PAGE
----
in Gumert, Michael D.; Fuentes, Agustin; Jones-Engel, Lisa (Eds.) Monkeys on the Edge. Ecology and Management of Long-tailed Macaques and their Interface with Humans. (2011)

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See detailThe human-macaque interface: the impact of anthropogenic factors on the behavioural ecology of Macaca fascicularis in Bangkok (Thailand) and Bali (Indonesia)
Brotcorne, Fany ULiege; Huynen, Marie-Claude ULiege; Wandia, I Nengah

Conference (2010, October 11)

The human-macaque interface is increasingly the focus of many researches in East and South-east Asia. The efforts target the understanding of human impacts on macaques and the risks of pathogen ... [more ▼]

The human-macaque interface is increasingly the focus of many researches in East and South-east Asia. The efforts target the understanding of human impacts on macaques and the risks of pathogen transmission, the mitigation of conflicts as well as the establishment of suitable management programs. Commensal relationships between humans and several species of macaques exist for centuries in some Asian locations, like in Bali (Indonesia), Japan or India. However, the frequency and the intensity of these interactions are strongly increasing over the recent decades, due to the extensive urbanization and recruitment of forestlands for cropping. We conducted a comparative study on two commensal long-tailed macaque (Macaca fascicularis) populations, one in Bangkok (Thailand) and the other in Bali (Indonesia), in order to assess the impact of anthropogenic factors (human presence and food provisioning frequency) on some eco-behavioural aspects of this macaque species living in urban landscapes. We found a consistent impact on the activity budget and the diet composition in both populations, suggesting an important role played by these anthropogenic factors for this species. Additionally, we did not find any impact of food provisioning on agonistic interactions in the two populations, contrary to previous studies in other macaque species. We suggest this surprising result could be explained by the high abundance and constant availability of human food in both sites, decreasing foraging pressures and the associated social competition. Further field studies are in progress in other populations of Macaca fascicularis in Bali in order to confirm this consistency of human impact on the behavioural ecology [less ▲]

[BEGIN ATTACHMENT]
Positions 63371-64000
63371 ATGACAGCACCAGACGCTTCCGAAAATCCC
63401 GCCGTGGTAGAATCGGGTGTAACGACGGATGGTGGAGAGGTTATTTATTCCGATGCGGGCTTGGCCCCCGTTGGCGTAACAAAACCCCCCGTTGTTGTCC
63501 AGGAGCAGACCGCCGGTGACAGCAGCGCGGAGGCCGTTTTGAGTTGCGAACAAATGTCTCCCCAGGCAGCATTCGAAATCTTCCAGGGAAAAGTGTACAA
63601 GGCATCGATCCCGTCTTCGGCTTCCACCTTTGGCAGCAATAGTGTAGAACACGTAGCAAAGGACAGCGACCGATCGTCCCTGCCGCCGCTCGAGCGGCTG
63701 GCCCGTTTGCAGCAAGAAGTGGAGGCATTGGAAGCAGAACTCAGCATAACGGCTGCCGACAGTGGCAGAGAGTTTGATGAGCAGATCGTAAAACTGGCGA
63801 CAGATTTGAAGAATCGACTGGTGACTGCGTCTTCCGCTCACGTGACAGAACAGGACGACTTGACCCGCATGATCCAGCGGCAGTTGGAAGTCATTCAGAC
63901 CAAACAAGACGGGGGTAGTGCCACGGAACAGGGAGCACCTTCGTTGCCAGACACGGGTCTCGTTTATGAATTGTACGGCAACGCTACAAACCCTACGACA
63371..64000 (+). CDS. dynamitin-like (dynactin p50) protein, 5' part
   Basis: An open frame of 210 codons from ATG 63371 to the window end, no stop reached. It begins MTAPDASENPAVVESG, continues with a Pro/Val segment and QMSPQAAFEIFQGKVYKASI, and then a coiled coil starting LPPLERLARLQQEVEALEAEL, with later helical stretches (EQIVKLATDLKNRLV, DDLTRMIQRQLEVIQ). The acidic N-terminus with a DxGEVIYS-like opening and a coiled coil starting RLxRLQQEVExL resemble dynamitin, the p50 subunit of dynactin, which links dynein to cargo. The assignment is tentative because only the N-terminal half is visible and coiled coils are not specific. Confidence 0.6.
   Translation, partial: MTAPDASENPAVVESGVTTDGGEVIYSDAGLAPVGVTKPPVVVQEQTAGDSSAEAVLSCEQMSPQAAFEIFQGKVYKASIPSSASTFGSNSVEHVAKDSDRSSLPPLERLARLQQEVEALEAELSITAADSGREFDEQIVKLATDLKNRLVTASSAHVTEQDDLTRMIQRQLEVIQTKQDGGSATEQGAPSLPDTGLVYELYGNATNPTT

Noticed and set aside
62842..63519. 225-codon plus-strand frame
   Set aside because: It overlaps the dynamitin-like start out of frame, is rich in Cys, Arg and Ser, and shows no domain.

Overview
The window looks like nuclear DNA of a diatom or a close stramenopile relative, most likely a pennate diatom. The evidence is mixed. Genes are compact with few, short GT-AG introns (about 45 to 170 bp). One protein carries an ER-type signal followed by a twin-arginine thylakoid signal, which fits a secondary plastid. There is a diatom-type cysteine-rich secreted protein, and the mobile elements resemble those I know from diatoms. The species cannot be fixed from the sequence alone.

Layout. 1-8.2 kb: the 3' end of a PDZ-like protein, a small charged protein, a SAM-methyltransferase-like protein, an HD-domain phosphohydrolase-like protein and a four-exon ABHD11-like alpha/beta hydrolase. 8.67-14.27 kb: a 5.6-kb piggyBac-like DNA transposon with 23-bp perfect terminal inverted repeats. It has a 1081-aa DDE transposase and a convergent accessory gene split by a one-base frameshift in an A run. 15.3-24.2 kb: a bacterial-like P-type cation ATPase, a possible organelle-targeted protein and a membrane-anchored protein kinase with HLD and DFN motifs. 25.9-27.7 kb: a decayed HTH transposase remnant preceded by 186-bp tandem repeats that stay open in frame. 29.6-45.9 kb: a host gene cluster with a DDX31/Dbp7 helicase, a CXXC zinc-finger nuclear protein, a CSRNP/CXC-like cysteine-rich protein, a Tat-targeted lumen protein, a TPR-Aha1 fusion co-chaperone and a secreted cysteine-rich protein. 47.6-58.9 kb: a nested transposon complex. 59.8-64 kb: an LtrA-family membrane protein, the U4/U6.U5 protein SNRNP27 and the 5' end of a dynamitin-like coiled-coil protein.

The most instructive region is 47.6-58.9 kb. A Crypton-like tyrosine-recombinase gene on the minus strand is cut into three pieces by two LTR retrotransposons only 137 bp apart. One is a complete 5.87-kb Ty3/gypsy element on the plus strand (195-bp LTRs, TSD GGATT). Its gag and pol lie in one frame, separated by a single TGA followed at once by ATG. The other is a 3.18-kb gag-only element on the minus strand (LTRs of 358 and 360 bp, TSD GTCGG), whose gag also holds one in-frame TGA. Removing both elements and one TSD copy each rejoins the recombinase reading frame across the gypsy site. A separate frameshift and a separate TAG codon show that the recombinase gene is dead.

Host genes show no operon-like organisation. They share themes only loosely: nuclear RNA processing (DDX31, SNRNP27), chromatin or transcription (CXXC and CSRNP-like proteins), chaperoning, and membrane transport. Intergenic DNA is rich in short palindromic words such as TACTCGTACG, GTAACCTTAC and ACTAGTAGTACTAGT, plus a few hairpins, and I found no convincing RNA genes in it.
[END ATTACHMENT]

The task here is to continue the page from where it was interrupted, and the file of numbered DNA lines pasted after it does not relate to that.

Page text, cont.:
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See detailA comparative study on the ecology of the black howler monkey living in limestone karst hills and in a riparian forest in Belize
Trolliet, Franck ULiege; Evans, Kayley; Kowalzik, Barbara et al

Conference (2010, October 11)

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See detailBEHAVIOURAL ECOLOGY OF LONG-TAILED MACAQUES IN THE CONTEXT OF URBAN COMMENSALISM: A COMPARISON STUDY BETWEEN BANGKOK (THAILAND) AND BALI (INDONESIA)
Brotcorne, Fany ULiege; Huynen, Marie-Claude ULiege; Beudels-Jamar, Roseline et al

Poster (2010, September 16)

The quest for coexistence with non-human primates requires an extensive analysis of the growing commen-salism phenomenon. The long-tailed macaque (Macaca fascicularis), a very successful commensal species ... [more ▼]

The quest for coexistence with non-human primates requires an extensive analysis of the growing commen-salism phenomenon. The long-tailed macaque (Macaca fascicularis), a very successful commensal species, adapts remarkably to anthropogenic habitats. Studies in several Asian locations raised the issue of hu-man-macaque conflict related to human health and safety as well as to conservation threats on macaques. Here, we aimed at assessing the anthropogenic impact (human presence and provisioning frequency) on the eco-behavioural profile of two populations living commensally with humans in Bangkok (Thailand) and Ubud (Padangtegal, Bali). We used an identical focal and scan sampling methodology during two three-month study periods in 2007 (Bangkok) and 2009 (Bali). Despite different ecological conditions, the two populations showed a strongly similar activity budget. Resting was the most common activity (40% vs. 35%), followed by feeding (28% vs. 24%), moving (15% vs. 14%) and affiliations (14% vs. 19%). Agonistic behaviours were slightly more frequent in Bali (0.6% vs. 3.0%), maybe due to higher population density (8.5/ha vs. 14.2/ha). Contrary to previous studies, we did not find any impact of provisioning on agonistic interactions. Concerning diet composition, proportions of natural vs. provisioned food and proportions of various food categories were consistent between the two sites. Since the ecological conditions were different, the anthropogenic factors are likely to explain the strong consistency in eco-behavioural profile of the two populations. Further studies are planned on three other populations to assess the specific impact of commensalism on behavioural ecology and derive the implications for long term population trends. [less ▲]